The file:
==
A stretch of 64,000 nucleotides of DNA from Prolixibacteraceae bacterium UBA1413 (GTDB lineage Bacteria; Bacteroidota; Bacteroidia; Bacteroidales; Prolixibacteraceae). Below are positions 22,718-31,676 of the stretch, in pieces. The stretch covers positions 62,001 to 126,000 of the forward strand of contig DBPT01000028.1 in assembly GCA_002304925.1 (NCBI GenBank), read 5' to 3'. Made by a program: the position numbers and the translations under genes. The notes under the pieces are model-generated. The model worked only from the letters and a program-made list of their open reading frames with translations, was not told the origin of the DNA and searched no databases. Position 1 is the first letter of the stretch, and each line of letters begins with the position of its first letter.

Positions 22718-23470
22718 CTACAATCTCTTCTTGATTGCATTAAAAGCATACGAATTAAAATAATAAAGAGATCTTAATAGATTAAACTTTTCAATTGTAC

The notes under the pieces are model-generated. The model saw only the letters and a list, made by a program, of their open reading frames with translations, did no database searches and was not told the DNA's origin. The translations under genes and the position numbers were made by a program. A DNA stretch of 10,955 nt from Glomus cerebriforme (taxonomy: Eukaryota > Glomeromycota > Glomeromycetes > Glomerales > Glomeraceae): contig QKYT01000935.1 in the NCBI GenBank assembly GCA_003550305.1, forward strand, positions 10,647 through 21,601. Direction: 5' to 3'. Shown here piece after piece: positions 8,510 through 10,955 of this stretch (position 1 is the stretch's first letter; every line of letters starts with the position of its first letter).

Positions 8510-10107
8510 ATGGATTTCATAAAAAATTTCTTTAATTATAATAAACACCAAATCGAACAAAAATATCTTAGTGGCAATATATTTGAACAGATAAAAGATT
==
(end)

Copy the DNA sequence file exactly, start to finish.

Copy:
A stretch of 64,000 nucleotides of DNA from Prolixibacteraceae bacterium UBA1413 (GTDB lineage Bacteria; Bacteroidota; Bacteroidia; Bacteroidales; Prolixibacteraceae). Below are positions 22,718-31,676 of the stretch, in pieces. The stretch covers positions 62,001 to 126,000 of the forward strand of contig DBPT01000028.1 in assembly GCA_002304925.1 (NCBI GenBank), read 5' to 3'. Made by a program: the position numbers and the translations under genes. The notes under the pieces are model-generated. The model worked only from the letters and a program-made list of their open reading frames with translations, was not told the origin of the DNA and searched no databases. Position 1 is the first letter of the stretch, and each line of letters begins with the position of its first letter.

Positions 22718-23470
22718 CTACAATCTCTTCTTGATTGCATTAAAAGCATACGAATTAAAATAATAAAGAGATCTTAATAGATTAAACTTTTCAATTGTAC

The notes under the pieces are model-generated. The model saw only the letters and a list, made by a program, of their open reading frames with translations, did no database searches and was not told the DNA's origin. The translations under genes and the position numbers were made by a program. A DNA stretch of 10,955 nt from Glomus cerebriforme (taxonomy: Eukaryota > Glomeromycota > Glomeromycetes > Glomerales > Glomeraceae): contig QKYT01000935.1 in the NCBI GenBank assembly GCA_003550305.1, forward strand, positions 10,647 through 21,601. Direction: 5' to 3'. Shown here piece after piece: positions 8,510 through 10,955 of this stretch (position 1 is the stretch's first letter; every line of letters starts with the position of its first letter).

Positions 8510-10107
8510 ATGGATTTCATAAAAAATTTCTTTAATTATAATAAACACCAAATCGAACAAAAATATCTTAGTGGCAATATATTTGAACAGATAAAAGATT